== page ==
• At 1218, the third semantic information may be extracted from the third sound input, which may indicate what contents the user said.
  • At 1220, the third emotion vector may be extracted from the third sound input and fed into operation 1222, which indicates a third emotion condition of the user and may be in a form of multi-dimensional emotion vector. In some examples, each dimension in the third multi-dimensional vector of emotion may represent the same emotion category respectively as the ones represented in the second multi-dimensional vector of emotion.
  • At 1222, based on the third emotion vector extracted at 1220 and the average of the first and second emotion vectors determined at 1214, a difference of emotion vector Δ may be determined by comparing the third emotion vector and the average of the first and second emotion vectors, which may represent a condition change between the third emotion condition and an average of the first and the second emotion conditions.
  • At 1224, a response to the third sound input may be generated based at least on the difference of emotion vector. Alternatively or additionally, the response may be generated based on the third semantic information extracted at 1218. Moreover, the response may be generated further based on at least one of the first semantic information extracted at 1204, the second semantic information extracted at 1210, the first emotion condition indicated by the first emotion vector, the second emotion condition indicated by the second emotion vector, the third emotion condition indicated by the third emotion vector, conversation context, user profile, and so on.
  • Although a response to the first sound input and a response to the second sound input are not shown in FIG. 12, they may be generated in a manner similar to that shown in FIG. 5 and described above with respect to FIG. 5.
  • It should be appreciated that although there are three pieces of sound input shown in FIG. 12, there may be fourth sound input, fifth sound input received in the conversation, and so forth, which are not shown for simplicity. It should also be appreciated that although the exemplary embodiments of the present disclosure provide a process for generating responses in a conversation between a user and a chatbot by using emotion condition change of the user, any one of physical status condition change and environment condition change may be implemented in the similar way. In an alternative way, each of emotion condition change, physical status condition change and environment condition change and any combination thereof may be used to generate a response in a conversation. Alternatively or additionally, the response may be generated further based at least on one of an initial condition of the user, a previous condition and current condition of the user, a semantic information of the user extracted from the user data in the sound input, conversation context, user profile, and so on.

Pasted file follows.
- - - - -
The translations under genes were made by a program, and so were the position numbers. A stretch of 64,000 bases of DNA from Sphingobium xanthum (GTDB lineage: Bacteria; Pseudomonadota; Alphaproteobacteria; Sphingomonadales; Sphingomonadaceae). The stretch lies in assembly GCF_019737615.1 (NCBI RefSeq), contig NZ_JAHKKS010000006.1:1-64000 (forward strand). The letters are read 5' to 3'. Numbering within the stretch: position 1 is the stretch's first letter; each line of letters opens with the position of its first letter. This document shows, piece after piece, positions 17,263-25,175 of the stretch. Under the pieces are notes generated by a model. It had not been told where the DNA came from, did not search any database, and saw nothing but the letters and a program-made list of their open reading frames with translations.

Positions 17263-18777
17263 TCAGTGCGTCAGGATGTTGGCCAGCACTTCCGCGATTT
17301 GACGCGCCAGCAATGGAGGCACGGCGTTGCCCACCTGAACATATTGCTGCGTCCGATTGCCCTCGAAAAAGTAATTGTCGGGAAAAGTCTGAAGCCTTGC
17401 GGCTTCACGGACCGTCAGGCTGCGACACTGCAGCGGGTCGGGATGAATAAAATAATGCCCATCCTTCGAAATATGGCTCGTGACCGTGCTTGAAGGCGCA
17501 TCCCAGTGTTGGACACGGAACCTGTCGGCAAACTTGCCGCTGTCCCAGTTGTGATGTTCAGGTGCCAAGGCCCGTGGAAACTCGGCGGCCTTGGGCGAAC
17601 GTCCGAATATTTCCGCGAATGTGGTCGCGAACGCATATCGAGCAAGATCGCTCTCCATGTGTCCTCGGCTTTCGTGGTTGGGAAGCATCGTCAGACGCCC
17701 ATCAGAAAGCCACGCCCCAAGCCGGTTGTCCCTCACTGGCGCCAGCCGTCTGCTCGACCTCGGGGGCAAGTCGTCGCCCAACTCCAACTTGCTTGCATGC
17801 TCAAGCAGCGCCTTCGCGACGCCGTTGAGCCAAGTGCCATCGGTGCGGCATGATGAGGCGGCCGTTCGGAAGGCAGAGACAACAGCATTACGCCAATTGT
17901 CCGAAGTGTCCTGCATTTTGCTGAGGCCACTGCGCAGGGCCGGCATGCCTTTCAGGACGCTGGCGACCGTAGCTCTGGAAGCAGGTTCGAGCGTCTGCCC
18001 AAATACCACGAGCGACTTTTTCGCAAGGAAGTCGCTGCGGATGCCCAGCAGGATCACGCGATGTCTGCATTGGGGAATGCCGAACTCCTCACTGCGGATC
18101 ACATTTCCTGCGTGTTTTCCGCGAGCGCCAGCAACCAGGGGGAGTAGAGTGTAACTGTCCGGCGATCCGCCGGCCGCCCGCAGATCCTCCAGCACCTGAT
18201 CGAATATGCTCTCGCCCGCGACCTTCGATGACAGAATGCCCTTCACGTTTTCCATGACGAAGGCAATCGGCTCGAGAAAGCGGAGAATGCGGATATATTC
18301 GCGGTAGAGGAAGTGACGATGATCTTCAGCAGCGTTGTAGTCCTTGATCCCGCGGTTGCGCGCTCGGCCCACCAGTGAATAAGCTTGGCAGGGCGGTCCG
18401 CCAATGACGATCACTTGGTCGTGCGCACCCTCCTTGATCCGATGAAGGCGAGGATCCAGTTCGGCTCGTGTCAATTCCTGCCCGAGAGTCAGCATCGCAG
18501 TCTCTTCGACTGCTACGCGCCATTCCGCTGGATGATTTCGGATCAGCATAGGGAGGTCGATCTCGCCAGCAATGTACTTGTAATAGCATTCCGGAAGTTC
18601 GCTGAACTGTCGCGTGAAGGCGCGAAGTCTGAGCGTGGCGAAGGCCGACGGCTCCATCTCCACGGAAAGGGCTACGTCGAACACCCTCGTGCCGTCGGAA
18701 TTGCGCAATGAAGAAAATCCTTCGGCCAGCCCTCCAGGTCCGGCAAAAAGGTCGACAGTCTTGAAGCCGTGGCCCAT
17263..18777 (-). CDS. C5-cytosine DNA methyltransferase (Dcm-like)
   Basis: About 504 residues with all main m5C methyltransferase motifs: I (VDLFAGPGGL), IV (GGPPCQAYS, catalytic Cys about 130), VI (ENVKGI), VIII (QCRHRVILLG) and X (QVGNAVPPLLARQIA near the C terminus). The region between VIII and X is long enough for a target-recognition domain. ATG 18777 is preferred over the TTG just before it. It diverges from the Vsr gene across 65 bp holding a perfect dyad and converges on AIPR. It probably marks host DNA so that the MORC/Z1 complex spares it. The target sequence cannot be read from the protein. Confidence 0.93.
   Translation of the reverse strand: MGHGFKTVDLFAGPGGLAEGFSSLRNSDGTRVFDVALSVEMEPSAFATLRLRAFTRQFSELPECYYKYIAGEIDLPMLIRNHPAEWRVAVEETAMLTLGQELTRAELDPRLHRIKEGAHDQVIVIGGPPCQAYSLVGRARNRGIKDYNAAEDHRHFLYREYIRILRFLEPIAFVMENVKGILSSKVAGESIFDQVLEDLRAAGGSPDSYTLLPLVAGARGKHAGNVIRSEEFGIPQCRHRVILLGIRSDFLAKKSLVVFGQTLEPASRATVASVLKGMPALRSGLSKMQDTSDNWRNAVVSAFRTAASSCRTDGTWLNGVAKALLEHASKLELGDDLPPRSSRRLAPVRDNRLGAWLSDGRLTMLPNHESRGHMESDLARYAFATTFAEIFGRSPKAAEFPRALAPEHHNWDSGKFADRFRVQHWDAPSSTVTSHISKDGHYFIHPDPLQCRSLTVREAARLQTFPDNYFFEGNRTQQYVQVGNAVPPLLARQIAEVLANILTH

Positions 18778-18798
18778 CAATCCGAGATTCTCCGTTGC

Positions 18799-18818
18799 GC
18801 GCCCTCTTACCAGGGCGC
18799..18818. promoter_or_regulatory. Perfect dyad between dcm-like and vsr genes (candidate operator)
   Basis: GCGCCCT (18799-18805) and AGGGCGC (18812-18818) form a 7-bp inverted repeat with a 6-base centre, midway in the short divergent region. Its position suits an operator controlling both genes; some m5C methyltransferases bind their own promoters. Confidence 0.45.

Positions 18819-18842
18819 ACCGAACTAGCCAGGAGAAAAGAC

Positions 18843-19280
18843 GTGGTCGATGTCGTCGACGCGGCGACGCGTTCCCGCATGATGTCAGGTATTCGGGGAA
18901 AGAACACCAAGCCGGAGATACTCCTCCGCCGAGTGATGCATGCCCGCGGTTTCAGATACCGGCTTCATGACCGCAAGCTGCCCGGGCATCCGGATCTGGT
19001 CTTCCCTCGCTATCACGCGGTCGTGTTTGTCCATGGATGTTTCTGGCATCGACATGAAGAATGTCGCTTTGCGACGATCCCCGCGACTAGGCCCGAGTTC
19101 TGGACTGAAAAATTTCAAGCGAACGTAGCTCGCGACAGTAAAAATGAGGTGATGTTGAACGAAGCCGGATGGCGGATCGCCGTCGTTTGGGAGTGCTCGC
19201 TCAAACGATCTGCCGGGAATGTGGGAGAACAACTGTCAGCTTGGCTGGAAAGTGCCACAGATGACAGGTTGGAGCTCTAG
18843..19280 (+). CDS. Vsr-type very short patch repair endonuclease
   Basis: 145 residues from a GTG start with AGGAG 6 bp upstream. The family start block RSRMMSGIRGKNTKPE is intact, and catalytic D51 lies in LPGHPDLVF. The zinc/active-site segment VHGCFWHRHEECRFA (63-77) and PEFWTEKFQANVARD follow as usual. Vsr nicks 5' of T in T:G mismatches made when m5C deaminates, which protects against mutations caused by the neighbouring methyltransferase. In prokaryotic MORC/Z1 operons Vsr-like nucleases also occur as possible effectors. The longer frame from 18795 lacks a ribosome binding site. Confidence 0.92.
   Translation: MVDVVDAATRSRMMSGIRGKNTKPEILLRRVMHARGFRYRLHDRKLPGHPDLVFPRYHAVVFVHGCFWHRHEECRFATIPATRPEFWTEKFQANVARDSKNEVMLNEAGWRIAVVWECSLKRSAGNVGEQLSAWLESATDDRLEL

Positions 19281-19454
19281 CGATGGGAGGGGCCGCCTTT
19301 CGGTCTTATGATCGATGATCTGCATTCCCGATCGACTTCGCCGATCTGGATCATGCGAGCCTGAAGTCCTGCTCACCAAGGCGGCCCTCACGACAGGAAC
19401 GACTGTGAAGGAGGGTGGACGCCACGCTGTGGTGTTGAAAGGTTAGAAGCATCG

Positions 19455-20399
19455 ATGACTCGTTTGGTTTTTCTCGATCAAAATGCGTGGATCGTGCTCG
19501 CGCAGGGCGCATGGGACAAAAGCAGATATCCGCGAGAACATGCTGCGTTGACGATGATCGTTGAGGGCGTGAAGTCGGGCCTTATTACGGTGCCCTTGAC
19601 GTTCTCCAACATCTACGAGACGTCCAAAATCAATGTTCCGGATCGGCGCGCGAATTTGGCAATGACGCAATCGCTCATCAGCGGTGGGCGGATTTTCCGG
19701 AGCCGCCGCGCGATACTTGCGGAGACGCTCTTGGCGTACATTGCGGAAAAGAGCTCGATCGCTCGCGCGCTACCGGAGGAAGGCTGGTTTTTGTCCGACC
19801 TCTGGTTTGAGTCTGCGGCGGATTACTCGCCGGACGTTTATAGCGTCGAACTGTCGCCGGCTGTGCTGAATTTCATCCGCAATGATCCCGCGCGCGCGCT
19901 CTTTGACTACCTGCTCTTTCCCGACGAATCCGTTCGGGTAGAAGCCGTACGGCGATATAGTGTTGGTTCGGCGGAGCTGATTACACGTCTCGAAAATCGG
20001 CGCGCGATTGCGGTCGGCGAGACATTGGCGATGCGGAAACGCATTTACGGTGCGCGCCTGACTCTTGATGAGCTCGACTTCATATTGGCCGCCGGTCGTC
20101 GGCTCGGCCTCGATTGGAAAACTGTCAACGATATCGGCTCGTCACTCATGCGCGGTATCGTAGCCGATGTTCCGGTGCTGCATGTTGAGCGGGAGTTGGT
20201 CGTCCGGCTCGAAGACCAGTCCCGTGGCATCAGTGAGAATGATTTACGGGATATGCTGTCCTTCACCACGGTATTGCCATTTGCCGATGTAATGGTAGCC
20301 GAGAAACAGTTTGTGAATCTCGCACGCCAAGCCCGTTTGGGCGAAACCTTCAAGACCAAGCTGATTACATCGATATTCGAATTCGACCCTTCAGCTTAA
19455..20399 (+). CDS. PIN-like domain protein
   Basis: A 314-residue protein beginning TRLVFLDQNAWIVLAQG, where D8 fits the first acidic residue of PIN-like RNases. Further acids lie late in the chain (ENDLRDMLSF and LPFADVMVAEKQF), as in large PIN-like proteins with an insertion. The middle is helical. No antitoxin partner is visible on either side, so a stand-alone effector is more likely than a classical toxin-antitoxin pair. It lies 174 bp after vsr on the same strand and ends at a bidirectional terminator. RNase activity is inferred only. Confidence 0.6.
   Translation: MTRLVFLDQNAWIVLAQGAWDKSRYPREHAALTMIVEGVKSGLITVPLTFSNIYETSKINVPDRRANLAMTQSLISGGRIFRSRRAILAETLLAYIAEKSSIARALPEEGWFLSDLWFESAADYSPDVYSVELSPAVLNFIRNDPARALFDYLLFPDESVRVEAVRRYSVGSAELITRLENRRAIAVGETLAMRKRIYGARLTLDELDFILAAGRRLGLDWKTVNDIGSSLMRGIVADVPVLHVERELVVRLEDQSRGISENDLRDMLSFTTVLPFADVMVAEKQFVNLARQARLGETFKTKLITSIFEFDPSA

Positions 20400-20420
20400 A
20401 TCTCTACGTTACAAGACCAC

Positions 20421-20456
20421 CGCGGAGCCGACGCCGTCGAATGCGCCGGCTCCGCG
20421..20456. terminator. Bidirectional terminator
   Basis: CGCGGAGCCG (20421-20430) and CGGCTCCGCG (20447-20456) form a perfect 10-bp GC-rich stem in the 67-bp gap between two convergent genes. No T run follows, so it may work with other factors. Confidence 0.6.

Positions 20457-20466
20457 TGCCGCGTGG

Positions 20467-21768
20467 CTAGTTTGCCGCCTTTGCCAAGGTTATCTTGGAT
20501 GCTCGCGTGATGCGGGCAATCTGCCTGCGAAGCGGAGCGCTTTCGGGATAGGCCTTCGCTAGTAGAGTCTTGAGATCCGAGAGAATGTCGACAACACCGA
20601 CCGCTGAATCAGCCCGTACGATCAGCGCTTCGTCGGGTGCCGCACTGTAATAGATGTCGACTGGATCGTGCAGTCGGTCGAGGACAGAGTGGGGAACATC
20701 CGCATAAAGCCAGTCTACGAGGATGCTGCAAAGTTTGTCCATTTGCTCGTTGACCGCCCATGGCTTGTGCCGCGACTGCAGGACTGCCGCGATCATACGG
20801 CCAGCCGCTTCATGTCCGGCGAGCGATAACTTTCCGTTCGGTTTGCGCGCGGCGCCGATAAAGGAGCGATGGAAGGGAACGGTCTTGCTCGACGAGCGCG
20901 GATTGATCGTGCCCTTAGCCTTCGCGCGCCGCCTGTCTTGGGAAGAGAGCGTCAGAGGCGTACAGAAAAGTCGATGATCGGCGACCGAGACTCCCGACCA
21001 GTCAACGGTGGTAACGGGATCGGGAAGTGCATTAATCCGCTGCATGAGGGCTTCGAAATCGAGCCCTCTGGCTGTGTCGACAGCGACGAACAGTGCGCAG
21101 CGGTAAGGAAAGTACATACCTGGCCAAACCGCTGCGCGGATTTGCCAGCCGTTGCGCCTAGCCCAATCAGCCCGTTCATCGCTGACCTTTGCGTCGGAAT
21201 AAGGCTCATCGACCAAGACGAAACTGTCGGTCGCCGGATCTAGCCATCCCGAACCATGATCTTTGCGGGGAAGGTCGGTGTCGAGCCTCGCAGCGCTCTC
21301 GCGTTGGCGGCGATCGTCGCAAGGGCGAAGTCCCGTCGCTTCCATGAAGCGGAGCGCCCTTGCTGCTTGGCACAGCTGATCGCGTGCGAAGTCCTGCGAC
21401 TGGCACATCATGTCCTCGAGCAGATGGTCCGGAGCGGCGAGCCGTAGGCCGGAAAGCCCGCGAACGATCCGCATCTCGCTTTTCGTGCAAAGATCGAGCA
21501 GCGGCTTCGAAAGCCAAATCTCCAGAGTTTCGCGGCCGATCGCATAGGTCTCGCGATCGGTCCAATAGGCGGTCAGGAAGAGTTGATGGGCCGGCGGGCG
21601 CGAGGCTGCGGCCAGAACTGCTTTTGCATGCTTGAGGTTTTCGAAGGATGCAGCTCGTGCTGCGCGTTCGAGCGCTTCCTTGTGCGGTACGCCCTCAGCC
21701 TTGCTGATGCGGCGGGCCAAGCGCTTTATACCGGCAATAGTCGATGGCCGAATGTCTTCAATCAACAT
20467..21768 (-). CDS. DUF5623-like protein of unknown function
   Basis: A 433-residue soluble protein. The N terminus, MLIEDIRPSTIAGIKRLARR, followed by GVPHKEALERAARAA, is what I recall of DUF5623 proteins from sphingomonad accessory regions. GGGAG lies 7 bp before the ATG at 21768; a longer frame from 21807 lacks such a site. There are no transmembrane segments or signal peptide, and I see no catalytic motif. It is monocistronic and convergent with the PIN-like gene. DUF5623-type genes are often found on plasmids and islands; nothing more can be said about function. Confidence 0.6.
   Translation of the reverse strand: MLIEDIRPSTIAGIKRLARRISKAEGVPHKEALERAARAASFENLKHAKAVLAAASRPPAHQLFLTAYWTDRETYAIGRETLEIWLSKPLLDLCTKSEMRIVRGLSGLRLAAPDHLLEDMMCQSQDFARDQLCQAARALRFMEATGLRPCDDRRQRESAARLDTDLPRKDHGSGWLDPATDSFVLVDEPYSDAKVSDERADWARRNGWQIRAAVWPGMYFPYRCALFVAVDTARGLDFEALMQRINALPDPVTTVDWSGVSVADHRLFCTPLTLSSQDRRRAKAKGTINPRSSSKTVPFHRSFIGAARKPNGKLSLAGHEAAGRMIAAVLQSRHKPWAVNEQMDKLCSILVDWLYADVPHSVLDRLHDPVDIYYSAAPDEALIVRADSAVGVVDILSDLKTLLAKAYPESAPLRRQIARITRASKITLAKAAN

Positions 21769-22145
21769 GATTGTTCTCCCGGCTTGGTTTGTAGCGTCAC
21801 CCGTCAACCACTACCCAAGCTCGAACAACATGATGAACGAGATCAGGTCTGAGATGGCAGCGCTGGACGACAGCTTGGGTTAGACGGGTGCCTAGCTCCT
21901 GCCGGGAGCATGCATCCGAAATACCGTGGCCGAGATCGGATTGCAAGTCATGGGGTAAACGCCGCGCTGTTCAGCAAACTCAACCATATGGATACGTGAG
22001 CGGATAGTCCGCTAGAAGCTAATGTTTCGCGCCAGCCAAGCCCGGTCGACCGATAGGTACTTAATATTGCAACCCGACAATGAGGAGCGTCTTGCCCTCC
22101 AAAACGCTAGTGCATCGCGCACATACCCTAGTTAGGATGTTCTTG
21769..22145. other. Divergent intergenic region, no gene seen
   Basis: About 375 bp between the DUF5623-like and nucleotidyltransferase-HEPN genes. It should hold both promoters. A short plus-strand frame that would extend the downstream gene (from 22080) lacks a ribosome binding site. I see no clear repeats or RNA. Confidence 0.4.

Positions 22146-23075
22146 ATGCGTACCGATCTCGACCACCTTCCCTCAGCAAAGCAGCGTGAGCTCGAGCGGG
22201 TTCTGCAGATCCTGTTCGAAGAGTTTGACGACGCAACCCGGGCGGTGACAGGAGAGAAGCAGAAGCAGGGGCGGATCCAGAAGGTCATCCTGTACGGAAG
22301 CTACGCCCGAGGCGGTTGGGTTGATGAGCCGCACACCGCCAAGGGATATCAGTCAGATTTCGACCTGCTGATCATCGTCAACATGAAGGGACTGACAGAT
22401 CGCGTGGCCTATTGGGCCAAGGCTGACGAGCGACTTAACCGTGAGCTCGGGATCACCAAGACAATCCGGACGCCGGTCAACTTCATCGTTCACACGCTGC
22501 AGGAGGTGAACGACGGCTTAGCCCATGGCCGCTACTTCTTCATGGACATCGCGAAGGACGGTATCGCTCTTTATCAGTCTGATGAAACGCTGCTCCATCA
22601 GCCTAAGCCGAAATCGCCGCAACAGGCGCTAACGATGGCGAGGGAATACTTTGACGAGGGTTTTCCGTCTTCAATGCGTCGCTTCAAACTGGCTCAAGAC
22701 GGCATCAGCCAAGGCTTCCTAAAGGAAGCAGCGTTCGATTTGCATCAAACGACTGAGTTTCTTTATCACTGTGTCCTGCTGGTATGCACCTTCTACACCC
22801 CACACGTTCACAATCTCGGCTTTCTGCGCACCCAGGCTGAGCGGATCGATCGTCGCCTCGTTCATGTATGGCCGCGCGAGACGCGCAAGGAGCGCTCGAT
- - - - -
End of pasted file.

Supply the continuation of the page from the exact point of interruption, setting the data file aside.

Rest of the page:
• FIG. 13 illustrates an exemplary conversation window 1300 for a conversation between a user and a chatbot according to the embodiment in FIG. 12.
  • In the exemplary conversation window of FIG. 13, there are just shown four sound inputs and corresponding four responses as example, and the semantic information in such four sound inputs are the same as that in FIG. 8. The process for receiving sound input as shown by 1310, 1320, for obtaining or extracting emotion vector as shown by 1305, 1315, 1325 and for generating a response as shown by 1310′, 1320′ may be similar to that described in FIG. 8, so here the description for the above process may be omitted in FIG. 13, and the process for generating responses as shown by 1330′ and 1340′ may be described here according to the embodiment in FIG. 13, which may be different from FIG. 8.
  • When receiving a sound input with semantic information “It's not the same thing. He is so flagrant”, as shown by 1330, an emotion vector V3 [0.3, 0.25, 0.2, 0.02, 0.03, 0.2] may be extracted from the sound input, shown by 1330 and an average of the previous emotion vector V1 and the current emotion vector V2 is [0.3, 0.3, 0.3, 0.01, 0.08, 0.01]. A vector difference Δ2 [0, −0.05, −0.1, 0.01, −0.05, 0.19] may be determined by comparing the emotion vector V3 and the average of V1 and V2, as shown by 1335. A response with semantic information “Really?” to the sound input shown by 1330 based at least on the vector difference Δ2 may be generated and/or presented in a form of speech message, as shown by 1330′.
  • As an alternative way, a vector difference may be determined by comparing a current vector and an average of several previous vectors. For example, as shown in FIG. 13, when receiving a sound input with semantic information “Yes. He does not consider my feeling”, as shown by 1340, an emotion vector V4 [0.55, 0.25, 0.09, 0.05, 0,05, 0.01] may be extracted from the sound input shown by 1340 and an average of the emotion vectors V1, V2, V3 may be determined. Thus a vector difference Δ3 [0.25, −0.03, −0.17, 0.04, −0.01, 0] may be determined by comparing the emotion vector V4 with the average of V1, V2, V3 as shown by 1345. A response with semantic information “Don't mind that. I care about your feeling” to the sound input shown by 1340 may then be generated and/or presented in a form of speech message based at least on the vector difference Δ3, as shown by 1340′.